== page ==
Supporting the “The Right Stuff”: Looking Back at the Navy Medical Department and the Mercury Space Program

Part I: The Johnsville Human Centrifuge

By André B. Sobocinski, historian, U.S. Navy Bureau of Medicine and Surgery


“Here is a multimillion-dollar unique device developed by the Navy, but of such capability that it has received worldwide attention. It has been employed and will be employed as a tool for solving problems of interest to not only the Navy but to the USAF, NASA, industry, and science.”

~Capt. Clifford P. Phoebus, MC, USN, December 1959

 

Part I--The Mercury Seven in April 1959
The Mercury Seven posing for portrait in their pressure suits, 1959. Courtesy of NASA Johnson Space Center Collection

In 1959, the National Aeronautical Space Administration (NASA) embarked on an ambitious program to prepare seven military pilots for the first man-in-space program (Project Mercury).  Over the next several years, NASA would send its “Mercury Seven” through a gauntlet of classes, training and tests across the United States to ensure they had the “right stuff” for orbital flight.

From the very beginning of the space program, the Navy Medical Department would serve as an important collaborator with NASA. Our physicians and scientists would act as NASA advisors and medical monitors; and Navy medical research institutions in Bethesda, Maryland, New London, Connecticut, Pensacola, Florida and Warminster, Pennsylvania would help ensure the success of Project Mercury.

Part I--Johnsville_Centrifuge
The Johnsville Centrifuge, ca. 1959. Courtesy of NASA Johnson Space Center Collection

The Aviation Medical Acceleration Laboratory (AMAL) was one of the institutions vital to man’s journey into space. Established in 1949 at the Naval Air Development Station in Warminster, Pennsylvania, AMAL was the home of the largest centrifuge in the world. Constructed by the McKiernan-Terry Corporation under the cognizance of the Special Devices Center of the Office of Naval Research, the centrifuge was housed in a 125-foot diameter room and consisted of a gondola on the end of a 50-foot arm mounted on one of the largest DC motors in existence—a 180-ton, 4,000 horsepower General Electric motor with peak burst of 16,000 horsepower.  The device could accelerate from 0-173 miles per hour in just 7 seconds generating 40 G’s of radial acceleration. It was built on land that was 98 percent bedrock and what was considered “the most stable piece of land in North America.”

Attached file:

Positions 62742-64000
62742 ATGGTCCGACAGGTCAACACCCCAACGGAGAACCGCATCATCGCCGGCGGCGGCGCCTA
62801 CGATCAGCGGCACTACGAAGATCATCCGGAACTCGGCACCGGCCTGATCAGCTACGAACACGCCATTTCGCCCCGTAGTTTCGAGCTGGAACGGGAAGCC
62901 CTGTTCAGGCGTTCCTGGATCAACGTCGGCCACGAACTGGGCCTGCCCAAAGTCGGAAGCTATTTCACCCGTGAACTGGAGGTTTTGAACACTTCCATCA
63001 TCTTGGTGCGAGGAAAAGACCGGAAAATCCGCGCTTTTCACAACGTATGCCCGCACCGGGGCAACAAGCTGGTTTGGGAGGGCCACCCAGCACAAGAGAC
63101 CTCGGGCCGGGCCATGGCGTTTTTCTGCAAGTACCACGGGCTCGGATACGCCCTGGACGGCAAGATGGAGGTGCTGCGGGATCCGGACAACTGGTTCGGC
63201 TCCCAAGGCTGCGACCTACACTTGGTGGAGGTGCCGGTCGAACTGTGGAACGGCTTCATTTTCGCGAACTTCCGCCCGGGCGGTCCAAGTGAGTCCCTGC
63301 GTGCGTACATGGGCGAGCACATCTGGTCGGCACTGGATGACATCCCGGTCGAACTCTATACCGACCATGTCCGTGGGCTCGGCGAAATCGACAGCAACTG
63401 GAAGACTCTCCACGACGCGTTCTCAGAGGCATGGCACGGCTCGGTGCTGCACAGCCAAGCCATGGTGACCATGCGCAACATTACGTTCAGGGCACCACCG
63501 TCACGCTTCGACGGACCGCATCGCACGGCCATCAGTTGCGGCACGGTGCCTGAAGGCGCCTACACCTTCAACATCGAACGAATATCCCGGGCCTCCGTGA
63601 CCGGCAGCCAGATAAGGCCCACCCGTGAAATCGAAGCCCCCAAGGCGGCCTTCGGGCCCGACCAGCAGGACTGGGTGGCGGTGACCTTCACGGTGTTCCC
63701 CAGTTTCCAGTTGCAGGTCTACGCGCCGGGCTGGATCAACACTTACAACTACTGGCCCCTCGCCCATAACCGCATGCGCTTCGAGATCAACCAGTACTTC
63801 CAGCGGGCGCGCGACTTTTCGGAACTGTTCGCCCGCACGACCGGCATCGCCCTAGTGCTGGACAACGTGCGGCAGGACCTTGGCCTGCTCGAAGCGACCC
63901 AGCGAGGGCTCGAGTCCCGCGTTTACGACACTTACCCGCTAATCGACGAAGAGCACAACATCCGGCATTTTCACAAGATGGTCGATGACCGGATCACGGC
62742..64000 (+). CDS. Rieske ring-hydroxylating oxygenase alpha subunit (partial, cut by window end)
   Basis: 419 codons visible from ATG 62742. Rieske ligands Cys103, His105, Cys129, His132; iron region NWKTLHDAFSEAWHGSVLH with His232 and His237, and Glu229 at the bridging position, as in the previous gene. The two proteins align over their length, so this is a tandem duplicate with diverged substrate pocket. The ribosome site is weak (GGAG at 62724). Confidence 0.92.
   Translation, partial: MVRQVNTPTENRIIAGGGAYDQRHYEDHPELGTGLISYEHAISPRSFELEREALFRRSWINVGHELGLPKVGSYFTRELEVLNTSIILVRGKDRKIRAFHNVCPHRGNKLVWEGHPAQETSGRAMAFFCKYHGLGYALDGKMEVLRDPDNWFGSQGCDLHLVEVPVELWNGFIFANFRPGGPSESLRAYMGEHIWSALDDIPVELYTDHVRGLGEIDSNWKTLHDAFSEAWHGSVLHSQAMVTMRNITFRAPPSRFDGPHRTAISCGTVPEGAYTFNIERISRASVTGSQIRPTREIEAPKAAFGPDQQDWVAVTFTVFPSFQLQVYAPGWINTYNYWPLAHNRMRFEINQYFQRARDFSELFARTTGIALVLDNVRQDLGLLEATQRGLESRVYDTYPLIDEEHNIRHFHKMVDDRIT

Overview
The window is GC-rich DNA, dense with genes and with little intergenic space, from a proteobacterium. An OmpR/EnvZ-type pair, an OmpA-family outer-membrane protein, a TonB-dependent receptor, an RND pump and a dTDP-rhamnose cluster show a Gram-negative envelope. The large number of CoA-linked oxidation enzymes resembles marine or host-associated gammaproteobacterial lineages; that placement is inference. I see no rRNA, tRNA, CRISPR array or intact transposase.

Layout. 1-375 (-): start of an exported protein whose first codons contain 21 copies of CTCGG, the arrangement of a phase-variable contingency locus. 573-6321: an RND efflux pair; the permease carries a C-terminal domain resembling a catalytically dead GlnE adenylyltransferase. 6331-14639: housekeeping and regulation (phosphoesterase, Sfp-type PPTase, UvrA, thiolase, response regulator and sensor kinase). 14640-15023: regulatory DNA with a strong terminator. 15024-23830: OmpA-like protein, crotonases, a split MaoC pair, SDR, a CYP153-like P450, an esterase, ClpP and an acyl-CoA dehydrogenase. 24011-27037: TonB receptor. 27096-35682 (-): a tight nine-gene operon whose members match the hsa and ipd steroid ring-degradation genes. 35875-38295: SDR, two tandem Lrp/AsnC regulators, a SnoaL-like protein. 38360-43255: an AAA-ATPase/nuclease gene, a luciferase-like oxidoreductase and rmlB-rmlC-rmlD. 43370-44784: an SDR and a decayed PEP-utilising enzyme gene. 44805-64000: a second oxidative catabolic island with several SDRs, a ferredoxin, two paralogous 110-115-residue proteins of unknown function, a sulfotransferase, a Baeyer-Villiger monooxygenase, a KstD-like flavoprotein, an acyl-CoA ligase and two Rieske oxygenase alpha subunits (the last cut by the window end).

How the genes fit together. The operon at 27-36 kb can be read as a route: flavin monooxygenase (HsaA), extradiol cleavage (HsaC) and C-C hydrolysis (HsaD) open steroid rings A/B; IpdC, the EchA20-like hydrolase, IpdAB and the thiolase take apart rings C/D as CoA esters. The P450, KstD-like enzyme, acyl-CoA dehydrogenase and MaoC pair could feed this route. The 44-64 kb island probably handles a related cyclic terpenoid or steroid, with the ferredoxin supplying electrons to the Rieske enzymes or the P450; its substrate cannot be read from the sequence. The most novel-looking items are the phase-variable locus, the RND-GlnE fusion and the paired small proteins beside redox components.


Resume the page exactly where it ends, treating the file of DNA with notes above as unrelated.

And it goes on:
In essence, the centrifuge was a flight simulator built to test resilience to G(ravity)-forces and also techniques for reducing G-LOC (gravity-induced loss of consciousness).  From 1959 to 1963, the centrifuge was used almost exclusively by NASA to evaluate anti-blackout procedures, to simulate conditions of the Mercury capsule above 27,000 feet, the acceleration profiles of boost phases and re-entry phases, and also used to study the astronaut full-pressure suit.

Part I--Grissom at AMAL
Astronaut Virgil (Gus) Grissom seen preparing for training in centrifuge at AMAL. A Navy Corpsman attaches sensors to Grissom to monitor his body’s reaction to the centrifuge. Courtesy of NASA Johnson Space Center Collection

Each of the Mercury Seven would spend about 10 hours in the centrifuge. John Glenn called the centrifuge “sadistic” and “dreaded.” Alan Shepard would call it the most important preparation for his historic May 5, 1961 flight into space. Even Ham, the first chimp in space, underwent acceleration training at AMAL.

AMAL’s centrifuge continued to be used to train astronauts into the 1980s.  Its last run took place in 2005.

Today, the old centrifuge is still in existence and now part of the Johnsville Centrifuge and Science Museum in Warminster, Pennsylvania.


This is part one of a four part series. Stay tuned for part two featuring the Naval School of Aviation Medicine and the Human Disorientation Device.

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